On April 27, 2020, New Jersey District Court Judge Freda L. Wolfson ruled that most of the plaintiffs’ experts in the Talc Multidistrict Litigation (“MDL”) met the stringent scientific requirements of the Daubert standard. The ruling is being hailed as a major victory by the plaintiffs in the suit. Had Judge Wolfson granted in full the defendants' request to bar the plaintiffs’ expert testimony, the MDL would likely have collapsed.
In the opinion, the court ruled that the plaintiffs’ proposed expert epidemiologist and oncologist will be allowed to testify as to general causation—essentially, whether the defendants' talc products can cause ovarian cancer. The judge opined that while the defendants do not agree with plaintiffs’ experts’ interpretations of the studies used to form their opinion and their usefulness, such issues go to the weight of the experts’ testimony, and not their reliability. Similarly, the court found that microscopist William Longo will be allowed to testify as to whether he found asbestos in the defendant’s talc samples using transmission electron microscopy methods.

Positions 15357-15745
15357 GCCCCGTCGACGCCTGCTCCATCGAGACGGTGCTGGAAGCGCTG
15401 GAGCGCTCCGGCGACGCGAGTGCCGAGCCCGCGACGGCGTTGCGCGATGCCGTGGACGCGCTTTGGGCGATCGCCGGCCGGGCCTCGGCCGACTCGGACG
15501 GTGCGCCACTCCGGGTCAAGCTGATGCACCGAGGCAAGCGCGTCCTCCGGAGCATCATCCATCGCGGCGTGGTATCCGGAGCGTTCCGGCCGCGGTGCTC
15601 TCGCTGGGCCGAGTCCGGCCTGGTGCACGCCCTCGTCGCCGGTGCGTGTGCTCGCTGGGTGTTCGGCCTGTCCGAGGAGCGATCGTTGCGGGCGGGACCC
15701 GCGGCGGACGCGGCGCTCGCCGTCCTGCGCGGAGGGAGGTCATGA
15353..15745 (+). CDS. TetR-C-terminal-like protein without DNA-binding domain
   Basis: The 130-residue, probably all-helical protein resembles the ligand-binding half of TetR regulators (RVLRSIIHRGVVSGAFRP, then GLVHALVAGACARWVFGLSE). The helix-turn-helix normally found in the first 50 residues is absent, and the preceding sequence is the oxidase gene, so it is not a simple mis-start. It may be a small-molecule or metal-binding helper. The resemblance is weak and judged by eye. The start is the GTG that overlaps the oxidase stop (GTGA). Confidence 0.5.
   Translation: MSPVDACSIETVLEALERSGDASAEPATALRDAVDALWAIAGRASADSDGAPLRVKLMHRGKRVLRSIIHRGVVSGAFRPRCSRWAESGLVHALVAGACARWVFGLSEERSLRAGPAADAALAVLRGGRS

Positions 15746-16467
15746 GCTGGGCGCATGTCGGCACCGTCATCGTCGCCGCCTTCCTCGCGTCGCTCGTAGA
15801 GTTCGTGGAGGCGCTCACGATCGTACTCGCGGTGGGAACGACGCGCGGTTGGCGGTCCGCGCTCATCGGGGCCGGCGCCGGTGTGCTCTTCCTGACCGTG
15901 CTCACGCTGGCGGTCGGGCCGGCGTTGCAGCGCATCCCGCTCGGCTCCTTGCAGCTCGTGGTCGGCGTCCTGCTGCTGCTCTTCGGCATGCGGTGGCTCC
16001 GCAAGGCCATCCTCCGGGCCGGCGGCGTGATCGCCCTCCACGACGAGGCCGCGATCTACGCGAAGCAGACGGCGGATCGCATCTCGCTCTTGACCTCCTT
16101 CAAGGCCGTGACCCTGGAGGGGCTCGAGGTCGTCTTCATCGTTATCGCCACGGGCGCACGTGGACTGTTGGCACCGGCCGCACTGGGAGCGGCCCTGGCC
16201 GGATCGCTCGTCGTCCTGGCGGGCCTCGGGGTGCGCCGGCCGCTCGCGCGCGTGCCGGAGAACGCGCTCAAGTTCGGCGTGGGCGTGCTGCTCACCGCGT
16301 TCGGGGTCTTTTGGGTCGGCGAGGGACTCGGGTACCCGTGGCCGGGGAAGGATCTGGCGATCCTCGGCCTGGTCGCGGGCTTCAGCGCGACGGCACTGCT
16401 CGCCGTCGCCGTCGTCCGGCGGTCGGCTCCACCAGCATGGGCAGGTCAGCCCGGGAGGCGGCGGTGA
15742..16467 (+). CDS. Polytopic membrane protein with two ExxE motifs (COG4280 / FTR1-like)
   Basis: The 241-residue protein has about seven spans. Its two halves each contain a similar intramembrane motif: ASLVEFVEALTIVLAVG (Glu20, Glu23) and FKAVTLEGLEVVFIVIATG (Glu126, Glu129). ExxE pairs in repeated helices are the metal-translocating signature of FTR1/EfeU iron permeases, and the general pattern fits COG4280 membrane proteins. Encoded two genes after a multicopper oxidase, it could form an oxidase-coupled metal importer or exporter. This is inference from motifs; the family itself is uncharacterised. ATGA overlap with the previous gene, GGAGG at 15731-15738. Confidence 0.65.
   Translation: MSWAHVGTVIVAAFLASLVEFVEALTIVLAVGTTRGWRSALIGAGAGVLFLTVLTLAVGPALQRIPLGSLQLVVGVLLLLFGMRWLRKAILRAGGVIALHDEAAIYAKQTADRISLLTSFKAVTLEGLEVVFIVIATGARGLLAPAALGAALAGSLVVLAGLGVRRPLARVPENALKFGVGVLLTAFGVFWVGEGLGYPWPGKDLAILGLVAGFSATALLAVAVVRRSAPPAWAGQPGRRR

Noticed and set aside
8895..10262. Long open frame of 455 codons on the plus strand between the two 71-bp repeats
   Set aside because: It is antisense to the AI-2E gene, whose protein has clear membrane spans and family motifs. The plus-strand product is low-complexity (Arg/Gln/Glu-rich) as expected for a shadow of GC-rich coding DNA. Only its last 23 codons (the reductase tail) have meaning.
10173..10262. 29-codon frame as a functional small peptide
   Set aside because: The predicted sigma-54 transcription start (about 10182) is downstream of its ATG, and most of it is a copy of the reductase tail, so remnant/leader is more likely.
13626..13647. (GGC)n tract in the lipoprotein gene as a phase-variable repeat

The Court did, however, limit the scope of the experts’ testimony. Dr. Longo is barred from testifying on his use of polarized light microscopy and the general causation experts are prohibited from testifying that it is possible for women to develop ovarian cancer from the inhalation of talc.
The case is: Johnson & Johnson Talcum Powder Products Marketing, Sales Practices, and Products Liability Litigation, Case No.: 3:16-md-02738, in the U.S. District Court for the District of New Jersey.
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